Gene expression was studied in M1 and M2 macrophages, or macrophages stimulated with conditioned media (Cm) from RKO, SW480 or Caco2 CRC cell lines using a Cytokine & Chemokine PCR Array. (A) Expression of pro-inflammatory and anti-inflammatory cytokines. (B) Expression of chemotactic factors. Shown is fold gene expression, with IL4 stimulated M2 macrophages set as 1.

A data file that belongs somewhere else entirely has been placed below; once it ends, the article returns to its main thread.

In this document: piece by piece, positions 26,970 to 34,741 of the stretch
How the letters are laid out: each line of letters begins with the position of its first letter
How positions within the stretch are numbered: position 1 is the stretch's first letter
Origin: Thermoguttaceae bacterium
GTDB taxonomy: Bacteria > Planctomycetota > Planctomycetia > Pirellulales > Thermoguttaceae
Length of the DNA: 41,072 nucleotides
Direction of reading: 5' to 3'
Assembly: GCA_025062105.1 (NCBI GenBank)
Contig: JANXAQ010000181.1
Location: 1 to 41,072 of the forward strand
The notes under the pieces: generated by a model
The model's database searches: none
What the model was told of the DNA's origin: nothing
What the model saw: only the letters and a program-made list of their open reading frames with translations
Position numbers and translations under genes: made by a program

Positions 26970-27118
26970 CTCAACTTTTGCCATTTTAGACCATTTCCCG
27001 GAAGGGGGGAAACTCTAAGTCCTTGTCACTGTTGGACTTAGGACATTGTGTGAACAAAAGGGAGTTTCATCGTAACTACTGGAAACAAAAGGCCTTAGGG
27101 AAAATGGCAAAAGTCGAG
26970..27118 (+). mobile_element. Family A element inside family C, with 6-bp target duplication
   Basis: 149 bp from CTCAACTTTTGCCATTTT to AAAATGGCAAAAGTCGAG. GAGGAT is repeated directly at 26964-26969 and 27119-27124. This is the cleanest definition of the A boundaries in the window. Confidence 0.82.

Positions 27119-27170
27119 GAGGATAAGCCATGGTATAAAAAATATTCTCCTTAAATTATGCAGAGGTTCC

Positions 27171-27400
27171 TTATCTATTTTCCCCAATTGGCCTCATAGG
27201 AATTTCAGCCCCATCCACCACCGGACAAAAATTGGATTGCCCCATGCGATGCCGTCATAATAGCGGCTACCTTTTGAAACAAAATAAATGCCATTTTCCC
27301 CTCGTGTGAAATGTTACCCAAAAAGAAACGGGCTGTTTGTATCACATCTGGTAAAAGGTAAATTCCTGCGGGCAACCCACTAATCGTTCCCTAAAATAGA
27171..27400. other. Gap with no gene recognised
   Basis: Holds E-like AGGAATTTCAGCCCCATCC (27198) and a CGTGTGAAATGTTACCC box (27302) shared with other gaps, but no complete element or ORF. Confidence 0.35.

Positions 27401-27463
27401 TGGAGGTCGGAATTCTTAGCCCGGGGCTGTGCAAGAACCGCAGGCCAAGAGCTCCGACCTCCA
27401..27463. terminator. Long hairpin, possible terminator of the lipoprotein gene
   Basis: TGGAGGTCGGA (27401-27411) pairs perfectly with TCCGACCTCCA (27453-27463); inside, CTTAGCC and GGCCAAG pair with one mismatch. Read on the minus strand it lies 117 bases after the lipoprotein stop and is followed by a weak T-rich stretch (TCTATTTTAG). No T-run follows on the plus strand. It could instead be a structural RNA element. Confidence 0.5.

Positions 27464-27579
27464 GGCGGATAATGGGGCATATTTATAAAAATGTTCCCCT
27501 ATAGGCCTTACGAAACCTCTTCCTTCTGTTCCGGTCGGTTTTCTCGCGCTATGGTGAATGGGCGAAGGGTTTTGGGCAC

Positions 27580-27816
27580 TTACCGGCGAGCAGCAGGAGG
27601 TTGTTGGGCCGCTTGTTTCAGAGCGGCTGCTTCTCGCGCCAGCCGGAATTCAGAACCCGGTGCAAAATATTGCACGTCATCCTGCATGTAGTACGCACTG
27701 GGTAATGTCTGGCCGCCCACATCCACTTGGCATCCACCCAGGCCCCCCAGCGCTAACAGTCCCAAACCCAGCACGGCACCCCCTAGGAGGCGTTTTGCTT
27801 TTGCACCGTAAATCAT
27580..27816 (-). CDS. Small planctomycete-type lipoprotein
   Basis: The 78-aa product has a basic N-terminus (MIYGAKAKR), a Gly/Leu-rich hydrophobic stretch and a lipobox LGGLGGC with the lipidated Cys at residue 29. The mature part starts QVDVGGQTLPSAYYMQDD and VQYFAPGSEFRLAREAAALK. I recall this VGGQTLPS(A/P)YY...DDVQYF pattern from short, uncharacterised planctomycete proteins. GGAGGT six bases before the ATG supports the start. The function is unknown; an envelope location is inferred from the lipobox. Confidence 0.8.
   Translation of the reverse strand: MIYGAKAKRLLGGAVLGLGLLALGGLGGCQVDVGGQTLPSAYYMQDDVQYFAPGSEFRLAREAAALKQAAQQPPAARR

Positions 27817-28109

In a previous study, where we analyzed M1 and M2 macrophage distribution in a patient cohort of CRC, we found that an increased infiltration of macrophages of an M1 phenotype could be correlated to an improved survival in CRC patients . However, infiltration of M1 macrophages was found to also be accompanied by infiltration of M2 macrophages. Tumor cells are known to produce factors that affect the macrophage phenotype and thereby also the macrophage response towards the tumor, suggested to favor tumor invasion and metastasis , . Possible explanations to the positive role of macrophages seen on prognosis in CRC, could be either that CRC somehow sustains an ongoing M1 macrophage response, or less efficiently skew the macrophage response towards an M2 response than other cancers where infiltration of macrophages is a bad prognostic marker, thus creating TAMs with less hazardous tumor promoting effects.